Samantha Hulliberger Feature: Dream Job with U.S. Air Force JAG Corps Realized
It was the phone call Samantha Hulliberger had been waiting on for five years. When the second-year WMU-Cooley Law School student picked up the phone that day, she wasn’t sure what kind of news would be waiting on the other end of the connection. She soon found out.
“The Air Force called to tell me that I had been selected for direct appointment upon graduation from Cooley!” she beamed. Lifelong plans were coming together for Hulliberger. In addition to finding out that her dream job would be waiting for her upon graduation, she also learned that she’d achieved two other milestones – both of which are complementary to reaching her ultimate goal of a career in the U.S. Air Force JAG Corps.
First, she was informed that she’d been chosen from a lengthy waiting list for an Air Force externship. After a four-month stay on that list, she was granted the externship and will spend Summer 2023 in Washington, D.C., assigned to Andrews Join Base in the 316th Wing Legal Office.
Second, she was accepted into a highly sought-after, one-year ROTC (Reserve Officers’ Training Corps), a college-based programs that prepares young adults to become officers in the U.S. military. The program is so ultra-competitive that typically only five to seven students in the nation get selected. This year, five were selected. Hulliberger is one of those five.
LONG LINE IN THE LAW
Hulliberger comes from a long line of family members involved in the legal arena one way or another. One of her grandmothers was a prosecutor and an assistant attorney general, a cousin is a prosecutor in Michigan’s Grand Traverse County, and her father and stepmother were both in law enforcement.
Hulliberger herself had first found herself in the medical field. However, she exited her job in neuro rehabilitation due to the COVID-19 pandemic, and decided to move on. In the fall of 2020, she pulled up stakes and moved to Washington, D.C. to join a friend who needed a roommate to live in the Capitol Hill neighborhood.
“Sometimes you just have to go and see what happens,” she said.
Within a few weeks, she found a paid internship in Congress. “That’s the power of networking in D.C.,” she explained.
As her internship wrapped up, Hulliberger found herself in conversations about law schools and bar exams with an in-house counsel she had been working with. Those talks sparked her to think about her next move in life. Hulliberger decided to randomly register for the LSAT one day, and if she got a good score, then she would go through with applying to law school. She was admitted to Cooley in the summer of 2021, and she moved back home to Michigan to start school. It seemed like destiny. “Even in middle school, people would tell me I should be a lawyer because apparently I liked to argue.”
She quickly discovered that law school was the right path. “For once it felt like I was actually excelling at something. To finally be in a place I loved, but was also good at, was such an fulfilling experience.”
Soon after she started law school, a family friend encouraged her to look into the JAG program. Hulliberger immediately set things into motion, leading to her recent successes.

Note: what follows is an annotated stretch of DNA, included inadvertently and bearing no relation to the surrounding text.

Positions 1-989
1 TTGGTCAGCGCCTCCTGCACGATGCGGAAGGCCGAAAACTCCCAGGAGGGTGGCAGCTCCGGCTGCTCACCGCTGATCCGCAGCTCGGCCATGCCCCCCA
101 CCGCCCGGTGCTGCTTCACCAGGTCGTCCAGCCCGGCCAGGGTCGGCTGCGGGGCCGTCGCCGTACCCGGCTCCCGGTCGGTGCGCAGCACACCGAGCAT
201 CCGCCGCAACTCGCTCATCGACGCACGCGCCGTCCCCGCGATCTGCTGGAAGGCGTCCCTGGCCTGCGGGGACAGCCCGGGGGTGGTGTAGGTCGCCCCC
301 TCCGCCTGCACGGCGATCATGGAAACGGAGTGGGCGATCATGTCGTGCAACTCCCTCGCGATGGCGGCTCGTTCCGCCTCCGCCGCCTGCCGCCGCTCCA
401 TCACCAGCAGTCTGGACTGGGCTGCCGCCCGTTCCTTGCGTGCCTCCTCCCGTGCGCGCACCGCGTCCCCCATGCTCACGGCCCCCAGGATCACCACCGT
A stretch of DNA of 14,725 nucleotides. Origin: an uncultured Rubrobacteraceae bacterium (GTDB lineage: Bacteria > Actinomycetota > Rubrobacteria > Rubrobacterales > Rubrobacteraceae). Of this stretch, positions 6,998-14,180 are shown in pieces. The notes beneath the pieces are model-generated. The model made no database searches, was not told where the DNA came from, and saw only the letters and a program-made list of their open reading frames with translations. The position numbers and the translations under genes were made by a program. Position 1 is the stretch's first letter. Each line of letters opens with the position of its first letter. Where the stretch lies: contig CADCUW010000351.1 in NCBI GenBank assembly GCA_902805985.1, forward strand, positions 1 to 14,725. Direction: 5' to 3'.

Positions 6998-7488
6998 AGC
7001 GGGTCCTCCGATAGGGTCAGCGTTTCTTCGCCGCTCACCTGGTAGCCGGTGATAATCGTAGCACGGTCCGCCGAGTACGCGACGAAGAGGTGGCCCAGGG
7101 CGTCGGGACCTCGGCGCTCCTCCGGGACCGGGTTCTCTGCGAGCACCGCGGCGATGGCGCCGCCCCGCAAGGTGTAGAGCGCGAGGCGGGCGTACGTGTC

“When I graduate, I will be sworn in as an Air Force officer. I will be on Reserve Status until I pass the bar, then active duty.”
PIECES FALL INTO PLACE
In the meantime, getting the dominoes to fall in place has been the biggest challenge. A 2-L now, she needs to get her 12-month ROTC program to fall in place for her final year at Cooley. She also needs to get her field training in, so she’s working to make that happen in between graduation and taking the Bar Exam.
While getting the puzzle pieces of her future life to fit together, Hulliberger has remained active in law school. She is currently serving as the Managing Articles Editor for the Law Review, and she has also served as the Social and Public Relations Committee Chair for the Student Bar Association. She is also the current president of the Cooley Student Bar Association at the Michigan campus, competed last fall on the National Moot Court Team, works as a Teaching Assistant for Criminal Procedure, and served on the law school’s Grade Appeals Board.
Along the way, she has won the respect of many, including supportive faculty members.
Assistant Dean and Professor Erika Breitfeld noted that Hulliberger “is the epitome of a dynamic, motivated law student. She’s exceptionally bright, punctual, quick to think on her feet, motivated, and detail-oriented. She is a person who can unite people of different opinions and command the respect of a room with thoughtful and direct communications. Simply put, Ms. Hulliberger will be a shining reflection of all that the Air Force JAG Corps values and represents.”
Professor Tonya Krause-Phelan noted, “I am thrilled that Sam has been selected for the JAG program. While here, Sam has excelled academically. She consistently demonstrates high preparedness, strong analytical abilities, and a passion for the law. Unsurprisingly, Sam has served as my teaching assistant, where she mentors students, holding office hours, answering countless questions, and advising students. Sam has also emerged as a natural leader, participating in and leading student organizations. She is self-motivated and confident; her work ethic is unsurpassed. Sam has a bright career ahead of her!”